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I have been tasked to write a device driver for an embedded device which will communicate with the micro controller via the SPI interface. Eventually, the USB interface will be used to download updated code externally and used during the verification phase.

My question is, does anyone know of a good reference design or documentation or online tutorial which covers the implementation/design of the USB protocol stack/device driver within an embedded system? I am just starting out and reading through the 650 page USB v2.0 spec is a little daunting at the moment.

Just as a FYI, the micro controller that I am using is a Freescale 9S12.


Based upon goldenmean's (-AD) comments I wanted to add the following info:

1) The embedded device uses a custom executive and makes no use of a COTS or RTOS.

2) The device will use interrupts to indicate data is ready to be retrieved from the device.

3) I have read through some of the docs regarding Linux, but since I am not at all familiar with Linux it isn't very helpful at the moment (though I am hoping it will be very quickly).

4) The design approach, for now at least, it to write a device driver for the USB device then a USB protocol layer (I/O) would reside on top of the device driver to interpret the data. I would assume this would be the best approach, though I could be wrong.

Edit - A year later

I just wanted to share a few items before they vanish from my mind in case I never work on a USB device again. I ran into a few obstacles when developing code and getting it up and running for the first.

The first problem I ran into was that when the USB device was connected to the Host (Windows in my case) was the host issues a Reset request. The USB device would reset and clear the interrupt enable flags. I didn't read the literature enough to know this was happening, thus I was never receiving the Set-Up Request Interrupt. It took me quite a while to figure this out.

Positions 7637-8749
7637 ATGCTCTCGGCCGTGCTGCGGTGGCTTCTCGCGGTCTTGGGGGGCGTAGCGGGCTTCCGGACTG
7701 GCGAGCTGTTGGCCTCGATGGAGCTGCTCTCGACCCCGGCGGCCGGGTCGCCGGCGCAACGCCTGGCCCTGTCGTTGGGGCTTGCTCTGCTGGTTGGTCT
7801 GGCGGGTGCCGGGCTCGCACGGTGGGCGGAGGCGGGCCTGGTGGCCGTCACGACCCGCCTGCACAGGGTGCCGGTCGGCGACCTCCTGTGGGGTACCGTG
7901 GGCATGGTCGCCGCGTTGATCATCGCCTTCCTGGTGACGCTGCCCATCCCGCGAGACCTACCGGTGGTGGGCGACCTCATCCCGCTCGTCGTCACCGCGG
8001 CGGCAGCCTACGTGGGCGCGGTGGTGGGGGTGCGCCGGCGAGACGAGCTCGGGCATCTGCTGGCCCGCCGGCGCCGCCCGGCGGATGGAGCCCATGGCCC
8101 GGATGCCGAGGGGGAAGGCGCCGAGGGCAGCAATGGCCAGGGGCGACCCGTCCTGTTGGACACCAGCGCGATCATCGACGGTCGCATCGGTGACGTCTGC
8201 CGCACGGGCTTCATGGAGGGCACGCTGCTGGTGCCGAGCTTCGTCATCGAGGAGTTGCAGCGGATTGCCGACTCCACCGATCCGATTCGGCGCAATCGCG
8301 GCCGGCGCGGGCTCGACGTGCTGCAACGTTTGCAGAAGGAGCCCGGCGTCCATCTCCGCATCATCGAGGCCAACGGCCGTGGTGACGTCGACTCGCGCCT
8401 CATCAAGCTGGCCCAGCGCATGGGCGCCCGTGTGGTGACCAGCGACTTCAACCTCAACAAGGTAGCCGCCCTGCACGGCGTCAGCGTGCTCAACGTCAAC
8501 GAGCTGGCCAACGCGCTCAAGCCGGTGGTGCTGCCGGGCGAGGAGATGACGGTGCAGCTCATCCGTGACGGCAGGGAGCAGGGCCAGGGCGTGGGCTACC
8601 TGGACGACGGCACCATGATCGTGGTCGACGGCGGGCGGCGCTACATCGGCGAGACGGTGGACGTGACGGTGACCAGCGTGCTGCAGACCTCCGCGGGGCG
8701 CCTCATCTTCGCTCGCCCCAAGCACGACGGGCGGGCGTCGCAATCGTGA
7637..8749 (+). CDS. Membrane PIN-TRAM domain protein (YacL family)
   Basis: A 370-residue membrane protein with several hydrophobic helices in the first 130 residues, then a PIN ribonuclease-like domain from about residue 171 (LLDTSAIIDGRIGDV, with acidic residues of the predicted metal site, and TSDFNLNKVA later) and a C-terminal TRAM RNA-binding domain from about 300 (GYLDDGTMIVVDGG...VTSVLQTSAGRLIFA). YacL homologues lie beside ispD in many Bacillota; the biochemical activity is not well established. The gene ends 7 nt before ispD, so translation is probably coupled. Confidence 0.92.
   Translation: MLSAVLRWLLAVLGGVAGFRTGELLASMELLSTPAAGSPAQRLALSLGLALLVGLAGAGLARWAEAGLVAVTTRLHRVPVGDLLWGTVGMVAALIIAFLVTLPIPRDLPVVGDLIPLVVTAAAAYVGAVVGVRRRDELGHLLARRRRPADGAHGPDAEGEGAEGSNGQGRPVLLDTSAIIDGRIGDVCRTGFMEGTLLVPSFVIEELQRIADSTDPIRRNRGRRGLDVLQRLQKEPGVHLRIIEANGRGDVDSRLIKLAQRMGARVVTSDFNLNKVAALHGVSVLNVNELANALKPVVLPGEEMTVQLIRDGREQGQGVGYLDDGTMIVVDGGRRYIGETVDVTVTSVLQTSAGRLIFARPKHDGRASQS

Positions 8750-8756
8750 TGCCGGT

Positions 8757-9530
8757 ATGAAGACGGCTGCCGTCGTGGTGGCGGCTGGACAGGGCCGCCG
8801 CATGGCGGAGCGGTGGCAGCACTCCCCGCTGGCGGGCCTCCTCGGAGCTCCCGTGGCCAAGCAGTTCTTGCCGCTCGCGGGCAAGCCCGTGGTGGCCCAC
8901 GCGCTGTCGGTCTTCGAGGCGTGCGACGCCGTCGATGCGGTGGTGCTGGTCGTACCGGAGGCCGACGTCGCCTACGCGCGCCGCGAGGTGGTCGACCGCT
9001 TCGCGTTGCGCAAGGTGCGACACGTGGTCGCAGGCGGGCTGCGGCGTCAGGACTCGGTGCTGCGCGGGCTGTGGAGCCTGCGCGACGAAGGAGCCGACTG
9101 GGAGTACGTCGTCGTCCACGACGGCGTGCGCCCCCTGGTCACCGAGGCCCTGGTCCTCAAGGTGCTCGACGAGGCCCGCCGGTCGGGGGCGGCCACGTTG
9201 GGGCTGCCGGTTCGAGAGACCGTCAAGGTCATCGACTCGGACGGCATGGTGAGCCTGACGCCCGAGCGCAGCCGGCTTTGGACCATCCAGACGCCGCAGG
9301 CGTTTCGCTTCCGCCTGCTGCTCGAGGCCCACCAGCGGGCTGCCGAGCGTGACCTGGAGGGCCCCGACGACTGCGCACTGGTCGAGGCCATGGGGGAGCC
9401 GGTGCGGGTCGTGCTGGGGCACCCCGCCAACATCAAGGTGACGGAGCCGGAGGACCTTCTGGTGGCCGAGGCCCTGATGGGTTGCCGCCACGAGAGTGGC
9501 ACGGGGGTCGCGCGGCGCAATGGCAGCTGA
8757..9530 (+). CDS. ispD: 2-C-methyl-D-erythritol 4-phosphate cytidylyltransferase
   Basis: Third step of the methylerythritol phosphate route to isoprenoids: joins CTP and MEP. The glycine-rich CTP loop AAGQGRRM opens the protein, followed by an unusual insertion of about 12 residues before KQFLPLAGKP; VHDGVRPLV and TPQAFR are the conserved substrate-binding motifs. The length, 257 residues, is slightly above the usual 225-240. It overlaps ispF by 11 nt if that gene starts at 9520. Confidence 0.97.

The second problem I ran into was not handling the Set-Up Request for Set_Configuration properly. I was handling it, but I was not processing the request correctly in that the USB device was not sending an ACK when this Set-Up Request came in. I eventually found this out by using a hardware USB protocol analyzer.

There were other issues that I ran into, but these were the two biggest ones that took me quite a while to figure out. The other issue I had to worry about is big-endian and little-endian, Freescale 9S12 vs USB data format (Intel), respectively.

I ended up building the USB device driver similar to UART device drivers I had done in the past. I have posted the code to this at the following URL.

I tend to use structures a lot, so people may not like them since they are not as portal as using #defines (e.g., MAX3420_SETUP_DATA_AVAIL_INT_REQR 0x20), but I like them since it makes the code more readable for me. If anyone has questions regarding it please feel free to e-mail and I can try to give some insight to it. The book "USB Complete: The Developer's Guide" was helpful, so long as you knew what areas to concentrate on. This was a simple application and only used low-speed USB.

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6 Answers 6

up vote 3 down vote accepted

I've used an earlier edition of USB Complete by Jan Axelson. Indeed very complete.

From the editorial review:

Now in its fourth edition, this developer's guide to the Universal Serial Bus (USB) interface covers all aspects of project development, such as hardware design, device firmware, and host application software.

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Marcelo, Thanks for the info and I will place this on my wish list, but I need to develop the device driver and protocol layers by the time this book comes out. I did order another one of the books by the same author. – lordhog Feb 10 '09 at 0:04